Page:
"Bang for buck" analogies aside, I certainly do not agree that digital
playback rivals state-of-the-art analog playback & the latter systems while
not cheap are not absurdly priced. The bottom line is the quality of music
reproduction & while some CDs & SACDs are very enjoyable using quality
playback equipment, properly set up analog playback remains closer to the
performance & tonal characteristics of live instruments. It does seem
likely than some of the criticisms with current digital sound quality are
related to playback equipment & only time will tell if these issues will be
resolved before most of us loose our hearing. Of course, if someone can't
hear the differences or simply doesn't care, the whole issue is moot.
This was clearly demonstrated in two setups at T.H.E. Show during the CES
in Las Vegas earlier this month: Herron Audio using their own electronics
& VPIs new rim driven turntable & the Schroder room with their
arm/prototype tape drive turntable combo.
At 07:46 AM 1/22/2008 -0500, you wrote:
>Ya know, this is probably blasphemy to whatever audiophile-types lurk on
>this list, but I think you get a lot more bang for the buck investing in a
>really good CD playback system. More "golden ears" I've met than I care to
>say rail on about how "digital sucks" or "CD's sound terrible." Then, when
>I ask them about their system, it turns out they are using either a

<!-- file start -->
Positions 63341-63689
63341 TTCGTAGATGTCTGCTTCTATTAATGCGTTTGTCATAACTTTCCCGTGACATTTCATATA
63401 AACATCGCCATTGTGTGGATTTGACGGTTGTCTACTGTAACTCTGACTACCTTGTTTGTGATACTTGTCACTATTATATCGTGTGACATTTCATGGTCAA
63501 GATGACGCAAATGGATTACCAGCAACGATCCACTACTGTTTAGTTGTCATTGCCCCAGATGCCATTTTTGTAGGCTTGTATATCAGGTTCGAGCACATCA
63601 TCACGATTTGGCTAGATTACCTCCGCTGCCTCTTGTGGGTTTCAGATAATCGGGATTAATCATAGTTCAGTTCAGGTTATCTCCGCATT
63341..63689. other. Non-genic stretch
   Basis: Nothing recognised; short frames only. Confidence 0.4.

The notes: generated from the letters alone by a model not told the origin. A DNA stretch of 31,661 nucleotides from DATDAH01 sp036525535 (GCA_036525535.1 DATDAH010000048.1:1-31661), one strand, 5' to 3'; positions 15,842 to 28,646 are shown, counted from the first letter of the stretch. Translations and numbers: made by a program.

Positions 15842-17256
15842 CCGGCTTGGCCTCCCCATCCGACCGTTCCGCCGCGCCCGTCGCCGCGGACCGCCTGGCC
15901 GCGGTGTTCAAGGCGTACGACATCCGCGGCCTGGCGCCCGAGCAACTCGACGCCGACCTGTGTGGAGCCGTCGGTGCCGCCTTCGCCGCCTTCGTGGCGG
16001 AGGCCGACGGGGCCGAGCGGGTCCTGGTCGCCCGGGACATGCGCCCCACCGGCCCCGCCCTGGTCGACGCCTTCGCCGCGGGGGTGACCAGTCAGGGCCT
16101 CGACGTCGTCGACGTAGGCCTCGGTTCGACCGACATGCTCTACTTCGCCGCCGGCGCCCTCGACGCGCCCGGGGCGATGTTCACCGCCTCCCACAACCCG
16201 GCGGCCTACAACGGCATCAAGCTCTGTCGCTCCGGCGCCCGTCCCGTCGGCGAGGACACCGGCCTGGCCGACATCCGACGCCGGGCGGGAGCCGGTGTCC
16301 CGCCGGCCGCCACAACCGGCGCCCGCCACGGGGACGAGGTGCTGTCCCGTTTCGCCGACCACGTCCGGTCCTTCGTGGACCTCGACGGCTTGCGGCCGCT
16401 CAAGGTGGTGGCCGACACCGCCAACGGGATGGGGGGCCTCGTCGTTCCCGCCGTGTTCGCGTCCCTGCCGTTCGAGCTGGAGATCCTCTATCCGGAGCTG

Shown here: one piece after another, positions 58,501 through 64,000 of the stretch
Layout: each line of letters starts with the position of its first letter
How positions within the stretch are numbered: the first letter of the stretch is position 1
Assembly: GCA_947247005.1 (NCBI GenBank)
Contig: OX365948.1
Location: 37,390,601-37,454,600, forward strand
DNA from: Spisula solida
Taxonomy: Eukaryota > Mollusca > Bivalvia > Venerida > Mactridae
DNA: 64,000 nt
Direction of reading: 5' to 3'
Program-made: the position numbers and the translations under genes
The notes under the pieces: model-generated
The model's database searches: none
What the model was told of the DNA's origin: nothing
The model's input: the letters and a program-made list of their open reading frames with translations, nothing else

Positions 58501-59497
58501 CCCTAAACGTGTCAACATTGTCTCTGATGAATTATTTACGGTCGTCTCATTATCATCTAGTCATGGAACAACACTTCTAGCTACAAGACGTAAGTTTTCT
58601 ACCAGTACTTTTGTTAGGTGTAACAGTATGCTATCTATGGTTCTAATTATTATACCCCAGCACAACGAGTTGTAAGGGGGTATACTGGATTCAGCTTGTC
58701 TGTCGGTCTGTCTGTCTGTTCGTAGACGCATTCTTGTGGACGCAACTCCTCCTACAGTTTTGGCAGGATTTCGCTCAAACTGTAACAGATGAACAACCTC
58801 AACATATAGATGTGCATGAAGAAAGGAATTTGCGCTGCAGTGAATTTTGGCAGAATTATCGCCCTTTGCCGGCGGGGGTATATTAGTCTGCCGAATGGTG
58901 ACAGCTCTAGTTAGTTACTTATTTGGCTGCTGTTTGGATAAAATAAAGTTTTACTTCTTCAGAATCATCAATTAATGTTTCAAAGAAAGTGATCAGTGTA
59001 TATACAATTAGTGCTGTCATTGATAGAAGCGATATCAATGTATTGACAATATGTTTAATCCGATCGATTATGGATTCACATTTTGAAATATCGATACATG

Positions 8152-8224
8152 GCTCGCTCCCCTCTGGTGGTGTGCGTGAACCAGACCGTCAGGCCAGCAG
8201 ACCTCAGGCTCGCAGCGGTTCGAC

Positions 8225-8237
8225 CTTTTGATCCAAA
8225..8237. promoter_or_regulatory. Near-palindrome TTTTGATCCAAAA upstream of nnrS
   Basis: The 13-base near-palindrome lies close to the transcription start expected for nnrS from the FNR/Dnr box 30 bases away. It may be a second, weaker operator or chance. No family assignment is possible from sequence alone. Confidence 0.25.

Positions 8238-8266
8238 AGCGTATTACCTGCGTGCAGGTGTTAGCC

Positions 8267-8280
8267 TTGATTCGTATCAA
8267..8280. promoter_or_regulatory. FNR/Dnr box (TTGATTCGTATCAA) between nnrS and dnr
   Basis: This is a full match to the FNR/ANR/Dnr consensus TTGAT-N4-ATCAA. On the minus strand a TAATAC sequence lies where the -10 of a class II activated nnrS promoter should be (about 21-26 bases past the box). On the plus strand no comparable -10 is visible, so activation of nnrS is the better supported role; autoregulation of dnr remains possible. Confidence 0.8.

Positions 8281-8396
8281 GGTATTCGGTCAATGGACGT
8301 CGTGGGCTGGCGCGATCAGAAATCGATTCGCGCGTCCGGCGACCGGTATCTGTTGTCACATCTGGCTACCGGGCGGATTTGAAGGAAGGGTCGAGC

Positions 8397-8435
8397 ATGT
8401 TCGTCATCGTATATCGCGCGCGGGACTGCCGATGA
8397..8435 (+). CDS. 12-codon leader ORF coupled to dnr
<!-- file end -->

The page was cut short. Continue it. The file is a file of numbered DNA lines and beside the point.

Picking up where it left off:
>first-generation CD player from the early 80's or they are using some
>dirt-cheap on-sale DVD/CD player from the local big-box. CD players are
>NOT all the same and furthermore external D-A boxes are NOT all the same.
>If you combine well-mastered CD's with a stable mechanism and an excellent
>D-A unit, you'll push your amp and speakers (and ears) as far as they can go.
>Now, just as in the LP era, the majority of CD product on the market is
>not well-mastered, so the garden-variety CD has a bad rap for sounding
>awful through no fault of the technology. This was the same thing with a
>lot of rock and jazz LPs back in the day. Overuse of dynamics-compression,
>bad EQ choices, and bad mixing or mic-placement choices at the session are
>nothing new. But, the difference with CD's and even more so with
>higher-resolution digital formats, is that there aren't the built-in
>distortions and limits of analog formats. No matter how superb your analog
>setup is, output is audibly different from input. If you like the output
>better -- ie the distortions are euphonic to your tastes -- that's one
>thing. But the truthful assessment is, a well-designed digital system can
>get as close to output = input as the vast, vast majority of ears can hear
>(and certainly the overwhelmingly vast majority of home-listening setups
>If I had the thousands it costs to buy and maintain an ATR Services
>machine, and this were simply for a listening hobby, I'd spend that money
>on a mechanically-superb mid-line DVD/CD player, a top-line DAC and then
>take the other 2/3 of the money and invest in great speakers and room
>treatments so I had a top-rate listening environment. If I already had
>that in place, I'd invest the 2/3 of the money I had left in a diverse
>collection of great listening software, paying attention first to my
>musical tastes and then to sound quality since great music should soar
>above a crappy recording (although it doesn't in all cases).
>This is probably not the answer some want to hear, but I submit that it's
>by far the most bang for the listening-pleasure dollar.
>-- Tom Fine
H. Duane Goldman Lagniappe Chemicals Ltd.
PO Box 37066 St. Louis, MO 63141
v/f 314 205 1388 http://discdoc.com